What The Springboro School Board Election Can Teach Us About Politics And Religion
Nothing gets much more local than a school board election, but what’s happened in Springboro has gotten national attention. The district has been criticized in recent years over its discussion of hot button topics, like teaching creationism in the classroom and constitutional classes with religious overtones.
With the election of more moderate members, Ron Malone, Charles Anderson and Dave Stuckey, to the school board, voters in Springboro have signaled a shift away from the conservative agenda that has been at play there over the past several years.
This isn't a surprise to Cedarville political science professor Mark Caleb Smith, who is an expert in the Christian right political movement. He says Christians have more political success when they stick with issues that have mass appeal.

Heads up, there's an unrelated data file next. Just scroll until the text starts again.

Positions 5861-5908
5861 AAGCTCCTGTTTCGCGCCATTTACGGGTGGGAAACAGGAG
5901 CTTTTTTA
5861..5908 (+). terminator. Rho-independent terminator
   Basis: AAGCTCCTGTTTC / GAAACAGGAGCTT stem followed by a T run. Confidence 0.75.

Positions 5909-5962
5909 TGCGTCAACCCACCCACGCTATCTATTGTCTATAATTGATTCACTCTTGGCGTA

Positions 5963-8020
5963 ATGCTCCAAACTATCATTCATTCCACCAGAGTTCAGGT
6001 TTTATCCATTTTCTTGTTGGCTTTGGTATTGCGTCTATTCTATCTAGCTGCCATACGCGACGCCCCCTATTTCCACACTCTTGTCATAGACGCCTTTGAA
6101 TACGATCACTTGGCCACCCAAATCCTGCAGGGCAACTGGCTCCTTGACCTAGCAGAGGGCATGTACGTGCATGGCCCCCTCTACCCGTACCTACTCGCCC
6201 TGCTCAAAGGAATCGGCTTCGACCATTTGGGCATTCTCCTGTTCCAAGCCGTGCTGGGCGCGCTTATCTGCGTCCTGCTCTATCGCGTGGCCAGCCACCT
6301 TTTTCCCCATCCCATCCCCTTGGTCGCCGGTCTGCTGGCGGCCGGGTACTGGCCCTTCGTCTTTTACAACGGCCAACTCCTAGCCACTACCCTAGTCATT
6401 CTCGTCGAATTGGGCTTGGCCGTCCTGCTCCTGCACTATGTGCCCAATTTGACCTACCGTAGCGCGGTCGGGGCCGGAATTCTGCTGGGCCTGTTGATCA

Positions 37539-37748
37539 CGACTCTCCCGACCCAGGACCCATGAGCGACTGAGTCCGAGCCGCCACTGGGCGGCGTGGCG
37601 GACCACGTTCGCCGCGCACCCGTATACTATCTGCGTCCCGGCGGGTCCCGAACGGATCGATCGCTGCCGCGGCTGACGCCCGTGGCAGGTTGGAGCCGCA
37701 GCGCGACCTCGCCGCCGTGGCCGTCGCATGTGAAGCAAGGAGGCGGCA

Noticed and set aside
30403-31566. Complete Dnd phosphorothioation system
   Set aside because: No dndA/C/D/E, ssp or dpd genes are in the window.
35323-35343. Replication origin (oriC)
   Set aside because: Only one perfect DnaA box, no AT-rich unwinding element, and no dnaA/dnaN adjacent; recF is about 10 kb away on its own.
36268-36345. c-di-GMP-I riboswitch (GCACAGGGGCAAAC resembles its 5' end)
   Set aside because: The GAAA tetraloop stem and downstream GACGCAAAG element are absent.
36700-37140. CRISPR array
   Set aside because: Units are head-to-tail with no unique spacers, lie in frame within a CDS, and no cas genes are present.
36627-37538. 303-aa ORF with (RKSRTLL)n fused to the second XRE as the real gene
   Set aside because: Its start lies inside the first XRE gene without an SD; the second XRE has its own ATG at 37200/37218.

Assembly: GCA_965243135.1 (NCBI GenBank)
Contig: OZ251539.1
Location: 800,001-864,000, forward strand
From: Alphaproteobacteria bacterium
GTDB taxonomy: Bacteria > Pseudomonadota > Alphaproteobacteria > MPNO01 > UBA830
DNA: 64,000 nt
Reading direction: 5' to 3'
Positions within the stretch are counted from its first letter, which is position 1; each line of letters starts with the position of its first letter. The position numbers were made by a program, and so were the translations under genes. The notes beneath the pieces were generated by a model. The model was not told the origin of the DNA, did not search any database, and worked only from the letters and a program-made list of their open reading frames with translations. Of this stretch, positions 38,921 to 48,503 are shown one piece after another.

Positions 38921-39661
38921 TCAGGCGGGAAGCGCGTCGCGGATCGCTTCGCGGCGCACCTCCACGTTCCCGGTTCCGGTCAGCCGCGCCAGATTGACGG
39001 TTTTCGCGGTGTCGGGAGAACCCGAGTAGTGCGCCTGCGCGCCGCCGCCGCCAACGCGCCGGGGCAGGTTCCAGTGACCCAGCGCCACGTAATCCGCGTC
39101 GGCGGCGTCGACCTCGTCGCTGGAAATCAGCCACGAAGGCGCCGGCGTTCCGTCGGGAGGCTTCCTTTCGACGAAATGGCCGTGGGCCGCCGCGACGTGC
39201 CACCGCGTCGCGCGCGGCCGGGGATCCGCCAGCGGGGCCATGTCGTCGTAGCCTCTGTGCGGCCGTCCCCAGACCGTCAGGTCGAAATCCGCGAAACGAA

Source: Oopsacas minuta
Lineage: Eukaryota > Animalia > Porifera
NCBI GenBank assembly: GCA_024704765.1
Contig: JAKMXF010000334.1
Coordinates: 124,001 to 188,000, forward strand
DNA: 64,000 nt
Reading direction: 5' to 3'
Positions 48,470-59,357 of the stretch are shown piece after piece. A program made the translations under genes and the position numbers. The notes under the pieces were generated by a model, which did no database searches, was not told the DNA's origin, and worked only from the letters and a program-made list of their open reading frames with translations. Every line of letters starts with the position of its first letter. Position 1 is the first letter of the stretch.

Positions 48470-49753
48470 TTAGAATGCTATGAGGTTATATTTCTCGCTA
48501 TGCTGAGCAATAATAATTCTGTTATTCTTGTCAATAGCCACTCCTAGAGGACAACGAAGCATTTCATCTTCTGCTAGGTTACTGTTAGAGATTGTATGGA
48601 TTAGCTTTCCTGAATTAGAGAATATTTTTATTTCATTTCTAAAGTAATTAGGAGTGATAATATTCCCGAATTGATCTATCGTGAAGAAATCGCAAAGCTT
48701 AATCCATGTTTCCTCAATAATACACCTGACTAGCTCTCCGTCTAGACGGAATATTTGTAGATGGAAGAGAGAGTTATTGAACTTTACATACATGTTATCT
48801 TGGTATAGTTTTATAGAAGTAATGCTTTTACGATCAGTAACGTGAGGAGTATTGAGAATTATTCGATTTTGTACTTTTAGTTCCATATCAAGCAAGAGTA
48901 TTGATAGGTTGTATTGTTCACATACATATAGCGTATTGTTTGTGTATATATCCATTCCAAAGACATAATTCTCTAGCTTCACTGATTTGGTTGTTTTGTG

"Creationism and school curriculum have historically not been those type of positions, so I think that Christians who want to take their faith and put it in the public arena, when they do it with those particular issues, are going to struggle a lot," says Smith.
Smith adds that’s something that could indicate how future elections across the country will play out as well. But he’s careful not to draw too many conclusions about national implications from such a local race. Smith says all three people who won were qualified. They all had experience in the schools with strong ties to the educational community.